So my customer Joe had a old microphone set up as a taillight when I picked up the bike, It just needed a little refining. So I found some bright LED’s from Custom Dynamics. They are the perfect size for the microphone. The interior of the mic was like it was set up for this. There were already holes to bolt the light plate I made to.
Starting with paper templates, I cut out the shapes I needed. After transferring the design to steel I drilled out the holes for the mounting bolts. It used the smallest hardware, which keeps it clean. Then I welded in the light separators. There was not a lot of space to work with put the LED’s fit perfectly. I plan on running two brake light in the center and a turn signal on each side. It’s by far the coolest taillight I’ve had the opportunity to modify.
Well Elijah came to me with a cool idea, “my Banshee needs more power”. So he had already started roughing the motor into the frame. He needed me to make it solid and functional.
So stated out by making the lower frame rail giving me a solid base. The oil pan needed to have more room than the original motor, so that was pretty straight forward to make happen. Then I started making the engine mounts. Starting with the rear lower mount. The engine needed to be suspended in order for proper chain alignment. This was tricky. I left one of the motor mounts Elijah made in place, he had the alignment pretty close. While lifting the motor from below and suspending it from above, I managed to make the right side motor mount which also needed to be removable so the engine could be taken in and out. It was quite the balancing act. Once that was done it was on to the left side mount which could be stationary. My chain alignment was good and the rear lower mounts were done.
For the rear top mount I was able to line it up with the upper frame. I drilled a 7/8″ hole in the frame and used 7/8″ tubing to fill it and make the motor mounts. I had to sleeve the 7/8″ tube with 7/16″ tube in order to have a snug fit with the engine hardware. This also helped fine tune the alignment. I drilled holes in the 7/8″ tube and plug welded the 7/16″ tube inside of it. So at this point I have top and bottom mounts done.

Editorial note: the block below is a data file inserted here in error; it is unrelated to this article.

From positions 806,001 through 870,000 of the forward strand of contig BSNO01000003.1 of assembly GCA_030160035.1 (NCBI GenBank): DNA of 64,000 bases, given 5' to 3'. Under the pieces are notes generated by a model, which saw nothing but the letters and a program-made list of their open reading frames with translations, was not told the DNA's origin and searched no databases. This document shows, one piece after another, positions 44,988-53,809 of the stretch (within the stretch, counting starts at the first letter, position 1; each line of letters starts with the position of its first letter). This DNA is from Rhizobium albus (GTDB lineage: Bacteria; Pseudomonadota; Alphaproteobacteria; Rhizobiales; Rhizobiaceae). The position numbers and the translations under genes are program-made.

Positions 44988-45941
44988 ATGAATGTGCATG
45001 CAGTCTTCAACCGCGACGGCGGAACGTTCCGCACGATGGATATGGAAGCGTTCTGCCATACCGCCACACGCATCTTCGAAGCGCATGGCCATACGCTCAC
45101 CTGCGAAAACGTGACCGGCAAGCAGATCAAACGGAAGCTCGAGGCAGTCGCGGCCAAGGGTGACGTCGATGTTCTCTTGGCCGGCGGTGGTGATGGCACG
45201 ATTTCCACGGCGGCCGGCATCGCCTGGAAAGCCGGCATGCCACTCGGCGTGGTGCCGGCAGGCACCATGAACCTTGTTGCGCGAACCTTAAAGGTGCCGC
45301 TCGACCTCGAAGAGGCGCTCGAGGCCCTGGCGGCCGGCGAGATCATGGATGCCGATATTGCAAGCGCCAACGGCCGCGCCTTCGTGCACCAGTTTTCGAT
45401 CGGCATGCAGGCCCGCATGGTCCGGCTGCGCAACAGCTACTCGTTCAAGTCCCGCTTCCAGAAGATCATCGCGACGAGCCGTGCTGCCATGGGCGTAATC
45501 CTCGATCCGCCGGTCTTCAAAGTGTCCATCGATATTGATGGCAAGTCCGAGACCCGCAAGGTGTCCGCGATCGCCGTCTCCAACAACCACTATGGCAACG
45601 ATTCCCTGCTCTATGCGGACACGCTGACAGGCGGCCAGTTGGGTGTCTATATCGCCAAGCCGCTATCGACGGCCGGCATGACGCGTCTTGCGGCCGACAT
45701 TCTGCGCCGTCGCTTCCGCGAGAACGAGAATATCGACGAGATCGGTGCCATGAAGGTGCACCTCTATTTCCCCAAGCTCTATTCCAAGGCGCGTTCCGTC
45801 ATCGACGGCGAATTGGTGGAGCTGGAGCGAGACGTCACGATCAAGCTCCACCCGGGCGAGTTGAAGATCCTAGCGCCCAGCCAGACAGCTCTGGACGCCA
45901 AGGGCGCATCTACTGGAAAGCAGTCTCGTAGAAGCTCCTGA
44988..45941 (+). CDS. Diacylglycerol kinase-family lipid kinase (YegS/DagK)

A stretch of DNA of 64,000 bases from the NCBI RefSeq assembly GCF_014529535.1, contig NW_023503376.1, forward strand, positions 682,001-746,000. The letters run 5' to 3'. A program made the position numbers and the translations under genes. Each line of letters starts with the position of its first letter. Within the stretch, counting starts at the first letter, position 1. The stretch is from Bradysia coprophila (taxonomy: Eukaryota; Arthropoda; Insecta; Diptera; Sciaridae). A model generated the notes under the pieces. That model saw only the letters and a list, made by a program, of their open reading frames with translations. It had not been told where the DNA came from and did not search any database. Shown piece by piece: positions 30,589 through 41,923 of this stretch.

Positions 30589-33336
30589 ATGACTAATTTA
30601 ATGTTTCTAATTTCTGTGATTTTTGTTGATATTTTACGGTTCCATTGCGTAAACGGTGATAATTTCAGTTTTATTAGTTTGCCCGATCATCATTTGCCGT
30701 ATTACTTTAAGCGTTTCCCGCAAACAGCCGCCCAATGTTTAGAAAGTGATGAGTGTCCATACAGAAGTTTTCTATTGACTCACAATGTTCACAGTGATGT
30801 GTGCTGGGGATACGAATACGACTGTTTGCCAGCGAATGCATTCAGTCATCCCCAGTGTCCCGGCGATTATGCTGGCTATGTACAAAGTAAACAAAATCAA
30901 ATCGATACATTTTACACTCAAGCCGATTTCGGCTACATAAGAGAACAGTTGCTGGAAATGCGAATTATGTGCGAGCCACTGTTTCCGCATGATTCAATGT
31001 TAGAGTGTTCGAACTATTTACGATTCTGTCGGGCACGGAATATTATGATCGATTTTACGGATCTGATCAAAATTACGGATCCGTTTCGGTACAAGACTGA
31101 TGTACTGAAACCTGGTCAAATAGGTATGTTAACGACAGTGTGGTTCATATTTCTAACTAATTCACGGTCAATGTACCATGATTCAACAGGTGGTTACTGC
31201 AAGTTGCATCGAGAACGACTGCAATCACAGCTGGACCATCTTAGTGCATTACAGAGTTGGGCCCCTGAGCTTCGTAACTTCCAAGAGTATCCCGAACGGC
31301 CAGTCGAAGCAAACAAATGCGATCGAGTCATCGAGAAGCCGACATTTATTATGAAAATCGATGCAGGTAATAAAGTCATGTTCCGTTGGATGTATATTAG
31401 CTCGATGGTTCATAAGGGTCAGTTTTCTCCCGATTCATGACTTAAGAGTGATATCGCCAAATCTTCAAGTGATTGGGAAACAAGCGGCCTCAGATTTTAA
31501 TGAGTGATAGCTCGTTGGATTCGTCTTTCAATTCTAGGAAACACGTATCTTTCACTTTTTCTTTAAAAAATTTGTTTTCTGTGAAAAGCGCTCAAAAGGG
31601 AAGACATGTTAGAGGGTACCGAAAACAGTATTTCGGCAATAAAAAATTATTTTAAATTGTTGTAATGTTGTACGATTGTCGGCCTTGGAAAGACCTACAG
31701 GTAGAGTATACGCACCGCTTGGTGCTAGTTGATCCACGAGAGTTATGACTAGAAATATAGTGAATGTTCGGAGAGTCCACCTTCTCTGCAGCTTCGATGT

I then switched over to the top of the frame. I needed to connect the front and back halves while still having room for the larger engine and room to remove and install the motor. I attached the new tubing using slugs to create a lap joint and placed gussets and cross-members in oder to strengthen the new geometry.
Finally I needed the side motor mounts. The left side was to be stationary, because to engine comes out the right side of the bike. I started with the left side making motor connecting points out of the 1″ tubing I was using for the frame. I bolted those the the motor. Once they were on it was simply connecting the points together and to the frame. On the right side of the bike the side mount needed to be, you guessed it, removable. So I made mounts out of 3/4″ solid stock and drilled and tapped them. These got welded to the frame. Then from there it was just like the left side, time to connect the dots.
My customer Raaj, found me online and wanted to have a cafe racer built to commemorate his fortieth birthday. He didn’t have any needs other than make it cool. So thats what I did. He picked the colors and wanted a ’78 on the bike somewhere for the year he was born.
I totally chopped off the subframe and redesigned it raising it about 2″. This put it in line with the bottom of the tank, making for a clean line. Also I recessed the integrated LED tail into the frame for a clean look. The GS750 was more of a highway cruiser to I lowered the front end to level out the bike and give it a more aggressive look. Raaj liked the wind screen so I made a head light bracket that would make the wind screen easily removable and allow the bike to look good with it on or off. I made the handle bars, I like to use 1″ tube and then step it down to 7/8″ to accommodate the controls. This gives the bars a more robust look. All new wiring, a small Shorai battery all fit under that seat pan I made for the bike. The upholstery was done locally. The rear cowl I peace together out of the back half of a gas tank which worked out well. I shortened the front fender, resealed the engine and deleted the are box for pod filters.
Well, I finished Aaron’s Kawasaki 440 twin. I can say that I am stoked on the end result and Aaron was smiling when he rode off, so I think he liked it too. I thought the stock look was good, it just needed a little cleaning up. So in no particular order I shortened the subframe and hooped it in. I also made a new seat pan to match the new subframe, getting rid of the bulky stock seat. I shortened up the original fenders, cleaned and painted everything. Aaron designed the seat stitch pattern and polished the center of the gas tank. This was a fun bike to transform and a definite head turner!!